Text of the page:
Social engineering. A phrase that is to politicians what garlic is to vampires. The conjunction of these two words reminds one of totalitarianism, of the gulag and the death camp. It speaks of the perils of good intentions, of grand schemes getting broken on the rock of social complexity. Hence it's a term confined to politics' rusty armoury, only to be dusted off for a readymade insult to fling across the chamber. But for all that, every single one of our parties of government are social engineers. By this I don't mean that they blindly implement policies with social consequences, rather governments use the power of the state and the weight of the law to mould society to create more politically propitious opportunities for themselves. And for our lovely freedom-hugging liberty-kissing parties in this great democracy, engineering happens as a matter of routine.
We know the Conservatives have a problem. Their membership has collapsed, their core vote is menaced by the populist right, they haven't won a general election for over 20 years - despite taking on a crisis-plagued and almost-hated government in 2010 - and electoral support over the long-term is one of decline. True, it isn't a bed of roses for Labour either but the Tories are feeling the pain. Really feeling the pain. And yet, this is remarkably after it has carried through policies that, on paper, should have boosted support for their party since the blessed Margaret took the helm. Thatcher's reign crudely fits into two halves. The first part of her premiership was about attacking the trade unions and inflicting a strategic defeat on the labour movement. She used the power of the state to wage war on the organised working class, and it was a fight her side won. The political potency of that movement was dulled to the extent it hasn't recovered 30 years on. So that rather overt bit of social engineering preceded the meat of the Tory programme - the gutting of the institutions of the post-war consensus. Finance was completely deregulated, mass privatisations of state-owned business went ahead, the great council house sell-off got underway, and there was a concerted effort by government to support small business. Reading these measures politically, privatisation was done with a view to creating a wider layer of share holders - aided and abetted by the new easing of restrictions on share trading. Offering families the chance to buy council houses at a discount saw millions become owner-occupiers for the first time. The government's enthusiasm for small business was an attempt to expand self-employment. And in each and every case, the expected conceit was the new shareholders, new homeowners, new business people would vote Tory in perpetuity. The real children of Thatcher were not champagne-swilling yuppies, but the ex-miner who had bought his council house and invested his redundancy money in a business of his own.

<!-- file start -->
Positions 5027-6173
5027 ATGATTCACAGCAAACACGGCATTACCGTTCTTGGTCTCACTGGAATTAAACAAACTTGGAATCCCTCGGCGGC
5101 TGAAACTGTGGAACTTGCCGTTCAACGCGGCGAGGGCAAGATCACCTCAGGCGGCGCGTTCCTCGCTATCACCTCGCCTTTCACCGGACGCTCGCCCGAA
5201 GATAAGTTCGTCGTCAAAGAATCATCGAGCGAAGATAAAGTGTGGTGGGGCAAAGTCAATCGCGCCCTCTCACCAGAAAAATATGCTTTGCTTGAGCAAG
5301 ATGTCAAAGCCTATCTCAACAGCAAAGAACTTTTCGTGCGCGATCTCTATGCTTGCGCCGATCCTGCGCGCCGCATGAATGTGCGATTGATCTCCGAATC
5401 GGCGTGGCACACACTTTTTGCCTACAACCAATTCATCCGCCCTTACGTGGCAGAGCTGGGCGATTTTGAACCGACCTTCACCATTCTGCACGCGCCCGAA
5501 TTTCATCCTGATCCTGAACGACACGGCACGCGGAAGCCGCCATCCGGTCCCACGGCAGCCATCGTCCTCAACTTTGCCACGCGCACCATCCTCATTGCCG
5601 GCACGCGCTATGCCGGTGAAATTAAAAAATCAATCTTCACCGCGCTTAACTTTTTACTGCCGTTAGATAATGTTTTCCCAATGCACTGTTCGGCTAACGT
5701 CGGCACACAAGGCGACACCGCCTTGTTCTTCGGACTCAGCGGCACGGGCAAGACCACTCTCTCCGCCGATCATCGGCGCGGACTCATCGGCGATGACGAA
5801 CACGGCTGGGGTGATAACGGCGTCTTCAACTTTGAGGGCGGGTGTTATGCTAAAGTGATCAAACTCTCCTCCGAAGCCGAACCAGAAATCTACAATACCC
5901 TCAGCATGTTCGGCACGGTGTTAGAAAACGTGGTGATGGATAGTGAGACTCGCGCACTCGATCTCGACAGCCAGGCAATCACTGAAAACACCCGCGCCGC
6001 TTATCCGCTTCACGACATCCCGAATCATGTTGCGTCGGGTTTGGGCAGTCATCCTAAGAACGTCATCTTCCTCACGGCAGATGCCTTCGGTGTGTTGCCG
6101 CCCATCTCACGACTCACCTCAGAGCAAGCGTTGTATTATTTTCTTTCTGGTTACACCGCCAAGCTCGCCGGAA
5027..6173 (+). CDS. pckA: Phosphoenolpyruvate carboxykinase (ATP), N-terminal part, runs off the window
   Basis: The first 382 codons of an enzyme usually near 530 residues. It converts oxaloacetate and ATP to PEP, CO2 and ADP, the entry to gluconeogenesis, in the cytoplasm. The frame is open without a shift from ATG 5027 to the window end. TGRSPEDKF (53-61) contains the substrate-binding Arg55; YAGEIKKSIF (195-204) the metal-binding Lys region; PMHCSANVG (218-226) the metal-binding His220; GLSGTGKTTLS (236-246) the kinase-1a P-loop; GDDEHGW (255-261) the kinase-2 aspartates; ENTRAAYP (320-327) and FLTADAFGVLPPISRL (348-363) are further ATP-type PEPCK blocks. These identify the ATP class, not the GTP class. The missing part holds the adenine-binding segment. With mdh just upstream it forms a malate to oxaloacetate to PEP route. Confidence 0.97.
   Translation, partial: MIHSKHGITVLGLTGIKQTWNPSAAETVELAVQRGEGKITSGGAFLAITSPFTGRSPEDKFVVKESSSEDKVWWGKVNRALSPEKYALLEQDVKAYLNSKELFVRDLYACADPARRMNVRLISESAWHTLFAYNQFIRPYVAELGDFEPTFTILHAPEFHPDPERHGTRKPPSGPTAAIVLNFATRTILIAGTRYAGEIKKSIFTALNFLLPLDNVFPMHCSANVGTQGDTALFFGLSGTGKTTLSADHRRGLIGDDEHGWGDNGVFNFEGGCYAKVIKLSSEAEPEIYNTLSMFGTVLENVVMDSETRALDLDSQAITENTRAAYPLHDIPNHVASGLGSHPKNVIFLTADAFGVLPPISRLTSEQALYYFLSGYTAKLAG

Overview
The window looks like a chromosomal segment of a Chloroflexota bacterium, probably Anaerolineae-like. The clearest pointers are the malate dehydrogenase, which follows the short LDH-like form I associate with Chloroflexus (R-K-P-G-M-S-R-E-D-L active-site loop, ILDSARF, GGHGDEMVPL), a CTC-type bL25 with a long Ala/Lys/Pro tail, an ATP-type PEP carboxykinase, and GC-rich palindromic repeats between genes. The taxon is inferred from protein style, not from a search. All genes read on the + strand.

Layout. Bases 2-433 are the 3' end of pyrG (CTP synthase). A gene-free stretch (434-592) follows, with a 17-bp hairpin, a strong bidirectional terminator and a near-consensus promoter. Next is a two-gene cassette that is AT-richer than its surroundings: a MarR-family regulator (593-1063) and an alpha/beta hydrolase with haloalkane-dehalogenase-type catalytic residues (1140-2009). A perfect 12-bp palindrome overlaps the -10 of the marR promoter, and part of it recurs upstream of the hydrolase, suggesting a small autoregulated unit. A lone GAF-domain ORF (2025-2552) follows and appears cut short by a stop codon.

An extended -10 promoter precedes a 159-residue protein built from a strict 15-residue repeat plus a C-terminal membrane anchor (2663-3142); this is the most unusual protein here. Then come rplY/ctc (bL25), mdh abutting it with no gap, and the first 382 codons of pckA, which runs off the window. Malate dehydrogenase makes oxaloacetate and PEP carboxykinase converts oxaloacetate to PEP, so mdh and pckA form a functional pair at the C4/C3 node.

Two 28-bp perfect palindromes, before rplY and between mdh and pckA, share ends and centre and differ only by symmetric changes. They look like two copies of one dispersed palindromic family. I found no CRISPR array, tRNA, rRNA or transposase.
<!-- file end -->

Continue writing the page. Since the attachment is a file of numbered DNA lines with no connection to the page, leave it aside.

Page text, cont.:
You can argue about how successful this was. Were these measures just enough to keep the Tories on in '87 and '92? It is difficult to say. But whatever the case, the Tories are now beavering away with yet more social engineering, but far more brazenly. Selling off Royal Mail ticks a few ideological boxes for the Tories, and helps massage those GDP figures. But ultimately the real prize is knocking out a powerful trade union, and spreading some of that small shareholder love to Middle England investors. Their appalling attacks on the unemployed and the disabled is about a divide-and-rule ideology in which the many are appalled by the "underclass" and are, by extension, appalled at the Labour Party for (imperfectly and haphazardly) defending them. Forget the hooey about work incentives, it's pure politics. The Help to Buy scheme for people wanting to get at the housing ladder is a short term (and short termist) measure to pull more mainly young, and mainly middle class voters in the Tory train. Same-sex marriage and tax breaks for married couples are rather crude attempts to "nudge" Tory-voting family units into being. Their attacks on the public sector is about breaking up what they see as a uniformly Labourist bloc. And again, throwing hundreds of thousands of civil servants out of work with the parachute of a modest redundancy will see not a few of them try their hands at business. Every single one of these measures has the fingerprint of political calculation all over them. But, so far, there is scant evidence the "beneficiaries" of these policies are gracing the Conservatives with their votes.